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Episode 13

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In the first part of this tutorial we will port our tutorial code to 1.15.1. From this point on we'll work with that version.

The second part of this tutorial is about cleaning up the code according to recommendations from members of the Forge team and other modders.

Porting to 1.15

To start the port to 1.15 you first need to check the version of Forge that you want to use. You can do that here

The latest version you see there (or the version you want to use) you can change in build.gradle like this:

dependencies {
    // Specify the version of Minecraft to use, If this is any group other then 'net.minecraft' it is assumed
    // that the dep is a ForgeGradle 'patcher' dependency. And it's patches will be applied.
    // The userdev artifact is a special name and will get all sorts of transformations applied to it.
    minecraft 'net.minecraftforge:forge:1.15.1-30.0.42'

The other thing that you need to do is to update the mappings. You can find the latest mappings at:

Again you have to change this in build.gradle like this:

minecraft {
    // The mappings can be changed at any time, and must be in the following format.
    // snapshot_YYYYMMDD   Snapshot are built nightly.
    // stable_#            Stables are built at the discretion of the MCP team.
    // Use non-default mappings at your own risk. they may not always work.
    // Simply re-run your setup task after changing the mappings to update your workspace.
    mappings channel: 'snapshot', version: '20200120-1.15.1'

After that you just refresh gradle in the gradle tab and run the 'genIntellijRuns' target again.

From this point on it's just a matter of fixing compile errors. Check the YouTube video for more details on this. You can also check the commit for this port at GitHub here


In this section we will go over a few cleanups on the code.


Instead of using the old ObjectHolder system in combination with the registry events there is now a new DeferredRegister system that is much cleaner to use. The ModItems, ModBlocks and ModEntities classes are gone. The registry event handler in the MyTutorial class is also gone. Instead, there is a new Registration class. In this class we define a few deferred registry classes for blocks, items, tile entities, container, entities, and dimensions and then for every object (registry object) we have a RegistryObject with the registry name as well as a supplier (basically a constructor) for the given object. Forge will automatically handle the registration in the right order. Note that to reference one of these objects you have to add .get():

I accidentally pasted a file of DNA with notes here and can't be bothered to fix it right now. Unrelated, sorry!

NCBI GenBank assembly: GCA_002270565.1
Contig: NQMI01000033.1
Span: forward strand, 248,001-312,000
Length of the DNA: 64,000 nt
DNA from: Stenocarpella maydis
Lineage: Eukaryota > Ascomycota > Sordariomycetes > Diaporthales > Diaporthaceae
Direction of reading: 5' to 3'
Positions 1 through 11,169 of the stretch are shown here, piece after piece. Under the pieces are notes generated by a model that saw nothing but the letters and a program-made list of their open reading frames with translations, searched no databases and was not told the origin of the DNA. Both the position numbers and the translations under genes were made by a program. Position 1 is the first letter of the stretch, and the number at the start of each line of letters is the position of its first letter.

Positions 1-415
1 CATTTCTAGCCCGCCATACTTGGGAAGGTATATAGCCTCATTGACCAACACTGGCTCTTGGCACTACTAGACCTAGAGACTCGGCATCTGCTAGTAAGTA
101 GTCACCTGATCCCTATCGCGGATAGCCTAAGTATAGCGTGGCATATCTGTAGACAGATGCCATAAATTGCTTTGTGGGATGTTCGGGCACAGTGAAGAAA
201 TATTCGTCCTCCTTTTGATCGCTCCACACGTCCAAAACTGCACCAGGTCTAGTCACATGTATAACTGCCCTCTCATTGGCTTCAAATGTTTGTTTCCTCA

public class Registration {

    private static final DeferredRegister<Block> BLOCKS = new DeferredRegister<>(ForgeRegistries.BLOCKS, MODID);
    private static final DeferredRegister<Item> ITEMS = new DeferredRegister<>(ForgeRegistries.ITEMS, MODID);
    private static final DeferredRegister<TileEntityType<?>> TILES = new DeferredRegister<>(ForgeRegistries.TILE_ENTITIES, MODID);
    private static final DeferredRegister<ContainerType<?>> CONTAINERS = new DeferredRegister<>(ForgeRegistries.CONTAINERS, MODID);
    private static final DeferredRegister<EntityType<?>> ENTITIES = new DeferredRegister<>(ForgeRegistries.ENTITIES, MODID);
    private static final DeferredRegister<ModDimension> DIMENSIONS = new DeferredRegister<>(ForgeRegistries.MOD_DIMENSIONS, MODID);

    public static void init() {

    public static final RegistryObject<FirstBlock> FIRSTBLOCK = BLOCKS.register("firstblock", FirstBlock::new);
    public static final RegistryObject<Item> FIRSTBLOCK_ITEM = ITEMS.register("firstblock", () -> new BlockItem(FIRSTBLOCK.get(), new Item.Properties().group(ModSetup.ITEM_GROUP)));
    public static final RegistryObject<TileEntityType<FirstBlockTile>> FIRSTBLOCK_TILE = TILES.register("firstblock", () -> TileEntityType.Builder.create(FirstBlockTile::new, FIRSTBLOCK.get()).build(null));

    public static final RegistryObject<ContainerType<FirstBlockContainer>> FIRSTBLOCK_CONTAINER = CONTAINERS.register("firstblock", () -> IForgeContainerType.create((windowId, inv, data) -> {
        BlockPos pos = data.readBlockPos();